Lake Pend Oreille Predation Research, Annual Report 2002-2003.

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During August 2002 we conducted a hydroacoustic survey to enumerate pelagic fish >406 mm in Lake Pend Oreille, Idaho. The purpose of this survey was to determine a collective lakewide biomass estimate of pelagic bull trout Salvelinus confluentus, rainbow trout Oncorhynchus mykiss, and lake trout S. namaycush and compare it to pelagic prey (kokanee salmon O. nerka) biomass. By developing hydroacoustic techniques to determine the pelagic predator to prey ratio, we can annually monitor their balance. Hydroacoustic surveys were also performed during December 2002 and February 2003 to investigate the effectiveness of autumn and winter surveys for pelagic predators. The ... continued below

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38 pages

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Bassista, Thomas February 1, 2004.

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Description

During August 2002 we conducted a hydroacoustic survey to enumerate pelagic fish >406 mm in Lake Pend Oreille, Idaho. The purpose of this survey was to determine a collective lakewide biomass estimate of pelagic bull trout Salvelinus confluentus, rainbow trout Oncorhynchus mykiss, and lake trout S. namaycush and compare it to pelagic prey (kokanee salmon O. nerka) biomass. By developing hydroacoustic techniques to determine the pelagic predator to prey ratio, we can annually monitor their balance. Hydroacoustic surveys were also performed during December 2002 and February 2003 to investigate the effectiveness of autumn and winter surveys for pelagic predators. The inherent problem associated with hydroacoustic sampling is the inability to directly identify fish species. Therefore, we utilized sonic tracking techniques to describe rainbow trout and lake trout habitat use during our winter hydroacoustic survey to help identify fish targets from the hydroacoustic echograms. During August 2002 we estimated there were 39,044 pelagic fish >406 mm in Lake Pend Oreille (1.84 f/ha). Based on temperature and depth utilization, two distinct groups of pelagic fish >406 mm were located during August; one group was located between 10 and 35 m and the other between 40 and 70 m. The biomass for pelagic fish >406 mm during August 2002 was 73 t (metric ton). This would account for a ratio of 1 kg of pelagic predator for every 2.63 kg of kokanee prey, assuming all pelagic fish >406 mm are predators. During our late fall and winter hydroacoustic surveys, pelagic fish >406 mm were observed at lake depths between 20 and 90 m. During late fall and winter, we tracked three rainbow trout (168 habitat observations) and found that they mostly occupied pelagic areas and predominantly stayed within the top 10 m of the water column. During late fall (one lake trout) and winter (four lake trout), we found that lake trout (184 habitat observations) utilized benthic-nearshore areas 65% of the time and were found in the pelagic area only 35% of the time. Lake trout were found at depths between 10 and 90 m (average was approximately 30 m). Based on hydroacoustic surveys of pelagic fish >406 mm and habitat use of sonic tagged rainbow trout and lake trout during late fall and winter, we conclude that hydroacoustic sampling during those times would be ineffective at acquiring an accurate pelagic predator population estimate and recommend conducting abundance estimates for pelagic predators when Lake Pend Oreille is thermally stratified (i.e. August).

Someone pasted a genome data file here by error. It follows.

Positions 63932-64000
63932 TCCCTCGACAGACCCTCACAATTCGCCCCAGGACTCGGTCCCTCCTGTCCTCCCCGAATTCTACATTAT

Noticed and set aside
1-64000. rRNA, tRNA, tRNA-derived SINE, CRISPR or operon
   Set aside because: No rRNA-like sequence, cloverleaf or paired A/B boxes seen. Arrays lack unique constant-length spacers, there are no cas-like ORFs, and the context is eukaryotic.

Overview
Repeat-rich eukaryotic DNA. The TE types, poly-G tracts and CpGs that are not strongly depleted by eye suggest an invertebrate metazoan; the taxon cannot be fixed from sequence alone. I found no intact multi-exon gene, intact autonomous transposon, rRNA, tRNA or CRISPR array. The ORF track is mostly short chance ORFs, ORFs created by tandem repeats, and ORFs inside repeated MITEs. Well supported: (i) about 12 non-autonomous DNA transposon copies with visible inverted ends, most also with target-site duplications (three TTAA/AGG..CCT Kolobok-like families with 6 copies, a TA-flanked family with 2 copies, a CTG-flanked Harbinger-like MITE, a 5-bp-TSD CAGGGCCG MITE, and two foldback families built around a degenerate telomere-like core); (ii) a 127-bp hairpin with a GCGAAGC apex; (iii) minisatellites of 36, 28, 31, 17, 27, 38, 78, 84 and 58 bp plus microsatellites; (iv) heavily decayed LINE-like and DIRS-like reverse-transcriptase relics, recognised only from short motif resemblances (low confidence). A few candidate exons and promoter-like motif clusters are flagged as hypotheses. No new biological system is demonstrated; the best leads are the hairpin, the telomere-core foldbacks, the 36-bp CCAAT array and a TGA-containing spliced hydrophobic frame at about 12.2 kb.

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38 pages

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  • Report No.: DOE/BP-00009071-1
  • Grant Number: 9071
  • DOI: 10.2172/963104 | External Link
  • Office of Scientific & Technical Information Report Number: 963104
  • Archival Resource Key: ark:/67531/metadc931458

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Reports, articles and other documents harvested from the Office of Scientific and Technical Information.

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  • February 1, 2004

Added to The UNT Digital Library

  • Nov. 13, 2016, 7:26 p.m.

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  • Dec. 9, 2016, 10:17 p.m.

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Bassista, Thomas. Lake Pend Oreille Predation Research, Annual Report 2002-2003., report, February 1, 2004; Portland, Oregon. (digital.library.unt.edu/ark:/67531/metadc931458/: accessed April 26, 2018), University of North Texas Libraries, Digital Library, digital.library.unt.edu; crediting UNT Libraries Government Documents Department.